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Werner Herzog

Werner Herzog discusses Into the Abyss: A Tale of Death, A Tale of Life, working with US stars and future projects.

Screen talked to Werner Herzog ahead of the UK theatrical release of his death row documentary Into the Abyss: A Tale of Death, A Tale of Life. The film approaches capital punishment through the case study of Michael Perry and Jason Burkett, two US convicts sentenced to death for a triple homicide. During the film Herzog conducts a number of intimate interviews with the convicts and those affected by their actions.

Revolver releases Into the Abyss: A Tale of Death, A Tale of Life on March 30 in the UK. The UK’s Channel 4 is currently airing Death Row, a four-part series directed by Herzog exploring other case studies.

For millenia artists have been fascinated by the motivation for crimes and their proper punishment. What was it about this subject that interested you?

It’s such an essential human situation. These scenarios allow you to look very deeply into the human soul. That’s probably the fascination.

This was actaully the first subject I ever came to. I recently came across some correspondence I had when I was 16 with a maximum security prison in Bavaria. I had wanted to film there. Thank god it never materialised. It fell dormant then without incident the idea was there again.

Did you consider focusing on cases in which the subject’s guilt wasn’t so clear cut?

That didn’t interest me. I mostly looked at crimes which frightened and fascinated me - crimes that are staggeringly senseless. I was not so interested in the question of innocence or guilt.

Did you get the access you wanted?

There is a freedom of information in the US that is better than any other country I know. You have access to case files, crime scene videos and whatever you want because that information belongs to the people. The state of Texas is very media friendly because they are so convinced of their righteousness on this issue, so convinced in fact that they would allow me to come and make a film like this…But you do need consent from the inmate to speak to them.

In the film and TV episodes you say you ‘respectfully disagree’ with the process of capital punishment. Why respectfully, rather than passionately, vehemently etc.

I as a German, considering the Nazi past of Germany, would be the last person on earth to tell the American people how to deal with criminal justice. You just don’t do it as a German. That’s why I say I ‘respectfully disagree.’

But you could disagree more urgently as a human being?

That’s something else. I allow the inmates to be human. I do not make them into monsters. I often heard that these inmates should be hung, but of course I simply disagree with that and I tell the inmates that that isn’t my attitude.

You have talked about trying to get close to “an ecstatic truth” in your films. To what extent does this film achieve that and how does it do so?

There are moments when people in the film give you such deep insight that it is almost illuminating. For example when the tragic figure of Burkett’s father is almost inarticulate you look into a deep abyss. Or the young man who was until recently illiterate or the captain of the tie down team… I used the phrase in the context of moving away from the facts and being fact oriented, because facts don’t always necessarily constitute truth.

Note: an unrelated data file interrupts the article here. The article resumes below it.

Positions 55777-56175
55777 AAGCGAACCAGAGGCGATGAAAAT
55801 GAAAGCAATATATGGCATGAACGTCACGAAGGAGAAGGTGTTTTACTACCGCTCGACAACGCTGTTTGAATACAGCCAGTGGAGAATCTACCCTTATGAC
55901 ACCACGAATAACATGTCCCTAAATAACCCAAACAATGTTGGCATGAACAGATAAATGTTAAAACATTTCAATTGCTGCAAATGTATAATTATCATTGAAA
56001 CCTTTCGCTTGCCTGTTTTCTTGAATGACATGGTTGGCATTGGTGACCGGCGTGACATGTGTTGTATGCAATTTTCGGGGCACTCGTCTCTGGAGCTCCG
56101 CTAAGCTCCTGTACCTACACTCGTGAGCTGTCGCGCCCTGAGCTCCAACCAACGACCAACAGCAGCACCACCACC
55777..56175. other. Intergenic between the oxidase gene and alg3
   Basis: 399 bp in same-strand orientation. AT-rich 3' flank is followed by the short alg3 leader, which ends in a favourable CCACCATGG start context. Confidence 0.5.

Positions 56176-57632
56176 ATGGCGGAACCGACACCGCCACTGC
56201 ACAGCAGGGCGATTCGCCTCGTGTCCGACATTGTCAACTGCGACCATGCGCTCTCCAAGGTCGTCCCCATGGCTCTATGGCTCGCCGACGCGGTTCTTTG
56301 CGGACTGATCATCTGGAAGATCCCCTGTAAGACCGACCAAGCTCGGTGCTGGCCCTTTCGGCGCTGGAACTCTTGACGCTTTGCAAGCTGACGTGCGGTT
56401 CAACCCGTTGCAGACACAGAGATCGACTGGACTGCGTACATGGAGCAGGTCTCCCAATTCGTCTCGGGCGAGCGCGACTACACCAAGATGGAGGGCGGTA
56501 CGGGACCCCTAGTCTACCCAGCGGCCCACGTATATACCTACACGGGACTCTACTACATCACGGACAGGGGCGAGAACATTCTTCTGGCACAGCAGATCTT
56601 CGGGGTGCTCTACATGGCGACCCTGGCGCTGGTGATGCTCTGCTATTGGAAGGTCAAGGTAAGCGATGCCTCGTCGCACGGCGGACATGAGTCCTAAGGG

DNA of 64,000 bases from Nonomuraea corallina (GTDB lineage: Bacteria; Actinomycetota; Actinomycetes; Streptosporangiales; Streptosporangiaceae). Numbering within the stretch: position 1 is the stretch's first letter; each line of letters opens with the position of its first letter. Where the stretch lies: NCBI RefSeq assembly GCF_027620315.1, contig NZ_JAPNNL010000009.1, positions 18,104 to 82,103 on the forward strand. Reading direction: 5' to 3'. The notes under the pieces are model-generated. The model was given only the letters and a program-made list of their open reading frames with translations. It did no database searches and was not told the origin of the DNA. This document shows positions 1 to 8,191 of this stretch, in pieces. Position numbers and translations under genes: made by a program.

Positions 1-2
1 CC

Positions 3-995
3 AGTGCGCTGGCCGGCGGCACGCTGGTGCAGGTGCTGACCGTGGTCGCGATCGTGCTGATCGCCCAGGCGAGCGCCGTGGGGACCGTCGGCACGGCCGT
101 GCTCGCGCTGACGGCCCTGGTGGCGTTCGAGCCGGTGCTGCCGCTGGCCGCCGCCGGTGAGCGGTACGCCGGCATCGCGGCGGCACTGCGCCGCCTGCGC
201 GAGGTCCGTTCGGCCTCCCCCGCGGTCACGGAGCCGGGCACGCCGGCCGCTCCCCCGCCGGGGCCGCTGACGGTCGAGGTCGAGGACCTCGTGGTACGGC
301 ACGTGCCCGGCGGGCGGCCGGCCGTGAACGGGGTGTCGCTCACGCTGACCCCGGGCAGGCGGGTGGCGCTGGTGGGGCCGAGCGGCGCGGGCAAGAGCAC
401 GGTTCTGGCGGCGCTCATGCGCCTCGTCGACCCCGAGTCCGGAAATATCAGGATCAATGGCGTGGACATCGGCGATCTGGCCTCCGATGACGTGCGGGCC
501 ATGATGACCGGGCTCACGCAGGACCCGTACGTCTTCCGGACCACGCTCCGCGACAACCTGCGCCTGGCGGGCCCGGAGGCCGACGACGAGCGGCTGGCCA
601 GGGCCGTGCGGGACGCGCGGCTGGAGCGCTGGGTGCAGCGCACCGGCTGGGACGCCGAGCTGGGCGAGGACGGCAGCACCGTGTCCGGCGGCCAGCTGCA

There are moments of intensity that are unprecedented in many of my films. I think this film was the most intense I have ever made. And I have made some intense films.

It seems that man and society are also key subjects of this film. Is that accurate?

That is legitimate. I am a storyteller, telling the story of an incomprehensible crime. There is something about the nature of Jason and Michael’s crime that makes the world come apart and we see that everyday life has its abysses… A woman is baking cookies at home and all of a sudden she is dead five minutes later.

What is next for you?

Feature films. And I’ve done some acting, of course. I’ve done an installation at the Whitney Museum and I have my Rogue Film School. I’m doing all sorts of things.

What about the Gertrude Bell film and The Piano Tuner?

The Piano Tuner is just internet news, you can forget that. The Gertrude Bell [project] I am trying to get together, yes. But it’s not easy to finance and the Arabian desert region is complicated these days, of course. I might do something about volcanoes next. I have become friends with a great volcanologist from Cambridge University called Clive Oppenheimer. He wrote a wonderful book called Eruptions That Shook the World about cateclysmic events of the past, some that almost wiped out the human race.

Will that be a documentary?

A stylised form of documentary. But let’s see. There are three of four features lined up.

Do you enjoy working on films with a major US star like Nicolas Cage in Bad Lieutenant?

I love to work with good actors like Nicolas Cage or Christian Bale in Rescue Dawn. These actors are often at their best in my films. Nicolas Cage was never better than in Bad Lieutenant.

And will you be in Cannes?

I’m not sure… You don’t make films for festivals, anyway. That would be the worst of all. Many festivals are not trustworthy. For example, Cannes refused to accept The Wrath of Aguirre. There is a mutual distrust between festivals and filmmakers and vice versa. And it should be like that. Festivals have become self-serving entities nowadays and many films only have a life there and that is catastrophic. I keep my cautious distance.

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